A couple of weeks ago I picked up Red Glove by Holly Black, and all through the book I was delighted at how little exposition the book throws at the reader. The book treats the reader like an intelligent creature who can infer from context, as it drops hints at events past and assumes the reader has plenty of imagination to invent the conversations these characters might have had, the details of the lives they've lived before they arrived at these stages in their conflicts. It uses unfamiliar jargon and doesn't stop the action to explain it, since context is plenty. It was one of the first books in a long time that hasn't pinged my annoyance button with tedious blocks of exposition, and I was delighted.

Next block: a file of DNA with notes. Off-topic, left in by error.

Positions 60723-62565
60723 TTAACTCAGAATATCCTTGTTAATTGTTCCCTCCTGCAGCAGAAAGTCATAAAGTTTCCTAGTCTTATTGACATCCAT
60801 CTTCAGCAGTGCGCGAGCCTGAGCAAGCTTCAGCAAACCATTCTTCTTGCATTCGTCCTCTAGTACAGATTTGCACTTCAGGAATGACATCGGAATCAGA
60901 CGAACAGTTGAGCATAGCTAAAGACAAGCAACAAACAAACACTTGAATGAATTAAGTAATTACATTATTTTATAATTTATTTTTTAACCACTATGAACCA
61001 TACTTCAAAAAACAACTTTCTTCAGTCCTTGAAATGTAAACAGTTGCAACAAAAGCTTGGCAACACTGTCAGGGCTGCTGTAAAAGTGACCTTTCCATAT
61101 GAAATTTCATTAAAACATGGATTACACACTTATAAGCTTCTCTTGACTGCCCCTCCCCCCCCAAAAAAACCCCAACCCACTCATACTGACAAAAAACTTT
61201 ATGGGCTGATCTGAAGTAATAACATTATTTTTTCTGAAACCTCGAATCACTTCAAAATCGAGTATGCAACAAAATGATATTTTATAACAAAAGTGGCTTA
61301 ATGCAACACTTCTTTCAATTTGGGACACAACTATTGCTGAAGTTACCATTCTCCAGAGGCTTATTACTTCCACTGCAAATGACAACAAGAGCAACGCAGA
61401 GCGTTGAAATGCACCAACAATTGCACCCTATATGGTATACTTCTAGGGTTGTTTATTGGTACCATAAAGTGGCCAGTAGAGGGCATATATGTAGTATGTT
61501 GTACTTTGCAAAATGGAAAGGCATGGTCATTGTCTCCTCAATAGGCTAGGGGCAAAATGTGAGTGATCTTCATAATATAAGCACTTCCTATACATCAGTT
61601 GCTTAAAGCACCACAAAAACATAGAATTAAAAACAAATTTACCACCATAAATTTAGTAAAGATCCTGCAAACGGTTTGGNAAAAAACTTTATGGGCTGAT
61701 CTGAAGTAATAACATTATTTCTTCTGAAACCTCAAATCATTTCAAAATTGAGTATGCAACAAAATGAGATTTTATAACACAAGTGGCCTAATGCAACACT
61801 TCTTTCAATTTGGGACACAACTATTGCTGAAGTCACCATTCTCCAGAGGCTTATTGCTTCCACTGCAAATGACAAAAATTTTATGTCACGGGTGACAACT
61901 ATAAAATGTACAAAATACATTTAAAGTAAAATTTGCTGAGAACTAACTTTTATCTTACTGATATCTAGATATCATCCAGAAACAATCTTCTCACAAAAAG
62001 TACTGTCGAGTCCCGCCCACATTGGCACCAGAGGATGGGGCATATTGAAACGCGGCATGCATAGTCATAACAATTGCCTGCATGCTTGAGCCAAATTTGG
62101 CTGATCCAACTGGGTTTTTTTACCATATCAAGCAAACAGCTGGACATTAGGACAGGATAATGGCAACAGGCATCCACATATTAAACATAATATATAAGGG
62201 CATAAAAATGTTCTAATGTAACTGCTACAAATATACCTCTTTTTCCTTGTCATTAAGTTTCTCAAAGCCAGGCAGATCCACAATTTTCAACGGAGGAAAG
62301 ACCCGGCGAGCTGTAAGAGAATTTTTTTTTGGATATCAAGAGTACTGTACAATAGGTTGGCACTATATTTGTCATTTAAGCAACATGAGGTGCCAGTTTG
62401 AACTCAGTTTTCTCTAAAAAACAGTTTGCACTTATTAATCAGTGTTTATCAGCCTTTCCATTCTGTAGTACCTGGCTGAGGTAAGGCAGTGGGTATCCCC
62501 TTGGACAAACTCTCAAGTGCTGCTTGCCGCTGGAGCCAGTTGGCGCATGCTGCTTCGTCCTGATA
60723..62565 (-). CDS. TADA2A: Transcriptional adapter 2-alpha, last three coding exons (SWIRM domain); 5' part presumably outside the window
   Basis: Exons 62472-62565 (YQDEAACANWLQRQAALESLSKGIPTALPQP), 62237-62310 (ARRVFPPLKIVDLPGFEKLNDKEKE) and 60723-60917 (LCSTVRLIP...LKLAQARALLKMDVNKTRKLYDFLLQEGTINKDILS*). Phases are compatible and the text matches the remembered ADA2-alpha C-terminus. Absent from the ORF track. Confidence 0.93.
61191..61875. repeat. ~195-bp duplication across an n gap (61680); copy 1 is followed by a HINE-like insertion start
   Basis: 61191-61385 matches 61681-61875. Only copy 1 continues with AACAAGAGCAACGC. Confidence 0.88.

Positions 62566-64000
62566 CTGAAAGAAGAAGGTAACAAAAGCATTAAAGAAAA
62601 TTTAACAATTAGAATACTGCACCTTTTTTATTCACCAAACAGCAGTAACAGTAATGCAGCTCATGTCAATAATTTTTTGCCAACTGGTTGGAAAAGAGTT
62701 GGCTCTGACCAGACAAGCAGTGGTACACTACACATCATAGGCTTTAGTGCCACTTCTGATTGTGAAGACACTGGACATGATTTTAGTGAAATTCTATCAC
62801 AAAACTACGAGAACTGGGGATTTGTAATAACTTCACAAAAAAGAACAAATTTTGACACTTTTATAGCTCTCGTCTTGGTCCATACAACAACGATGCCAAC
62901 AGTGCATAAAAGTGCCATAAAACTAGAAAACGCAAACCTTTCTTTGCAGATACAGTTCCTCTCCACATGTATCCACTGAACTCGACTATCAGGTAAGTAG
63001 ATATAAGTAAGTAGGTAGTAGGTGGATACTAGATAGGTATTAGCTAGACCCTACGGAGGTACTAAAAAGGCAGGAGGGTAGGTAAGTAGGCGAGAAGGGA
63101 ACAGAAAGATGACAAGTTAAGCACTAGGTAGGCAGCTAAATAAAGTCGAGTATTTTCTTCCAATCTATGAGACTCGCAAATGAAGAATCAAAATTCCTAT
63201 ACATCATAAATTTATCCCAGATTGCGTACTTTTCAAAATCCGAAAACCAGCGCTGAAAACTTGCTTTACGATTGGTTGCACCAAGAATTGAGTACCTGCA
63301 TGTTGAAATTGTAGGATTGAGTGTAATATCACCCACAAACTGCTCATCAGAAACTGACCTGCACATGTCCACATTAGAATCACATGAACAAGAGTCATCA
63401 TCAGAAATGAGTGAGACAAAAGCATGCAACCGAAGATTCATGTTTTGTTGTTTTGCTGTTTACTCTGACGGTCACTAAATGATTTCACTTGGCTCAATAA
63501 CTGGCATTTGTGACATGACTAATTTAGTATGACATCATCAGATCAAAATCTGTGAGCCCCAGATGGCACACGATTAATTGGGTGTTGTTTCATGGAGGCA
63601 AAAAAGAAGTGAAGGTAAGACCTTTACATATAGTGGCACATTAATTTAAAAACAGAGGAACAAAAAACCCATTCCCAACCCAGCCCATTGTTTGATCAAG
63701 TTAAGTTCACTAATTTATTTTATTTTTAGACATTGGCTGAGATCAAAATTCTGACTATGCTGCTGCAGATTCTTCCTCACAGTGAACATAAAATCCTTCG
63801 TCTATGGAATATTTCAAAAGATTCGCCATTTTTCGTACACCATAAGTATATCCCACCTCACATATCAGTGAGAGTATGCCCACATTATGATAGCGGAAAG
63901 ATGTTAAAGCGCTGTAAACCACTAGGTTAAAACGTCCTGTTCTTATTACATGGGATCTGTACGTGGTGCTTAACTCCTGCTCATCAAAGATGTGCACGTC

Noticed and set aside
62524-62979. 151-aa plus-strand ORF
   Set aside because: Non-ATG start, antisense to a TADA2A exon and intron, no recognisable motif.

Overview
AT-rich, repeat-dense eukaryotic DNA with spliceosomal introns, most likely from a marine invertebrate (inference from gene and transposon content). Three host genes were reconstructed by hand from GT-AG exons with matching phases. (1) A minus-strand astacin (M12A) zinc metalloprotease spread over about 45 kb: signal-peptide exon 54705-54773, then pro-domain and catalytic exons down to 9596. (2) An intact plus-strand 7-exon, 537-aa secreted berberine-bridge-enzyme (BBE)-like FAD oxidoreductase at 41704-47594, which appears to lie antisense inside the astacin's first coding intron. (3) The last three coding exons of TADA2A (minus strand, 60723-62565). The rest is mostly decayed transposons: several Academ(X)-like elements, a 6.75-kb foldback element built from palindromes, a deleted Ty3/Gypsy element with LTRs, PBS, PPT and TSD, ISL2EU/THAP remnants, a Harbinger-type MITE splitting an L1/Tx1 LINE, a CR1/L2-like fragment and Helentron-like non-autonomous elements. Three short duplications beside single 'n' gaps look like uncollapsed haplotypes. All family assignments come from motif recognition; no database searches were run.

Of course, once I finished it, I discovered it was the second book in a series. *facepalm*
Except, as I lifted my face outta my palm, it made me realize: this is how I like my fiction. How I like to read it and how I like to write it. Where the worldbuilding comes as it comes. Free of dense exposition blocks. Showing the unfamiliar in its context. Assuming the reader can use her brain.
No one style is going to please everyone, but here's my new personal writing maxim: write like it's the second book.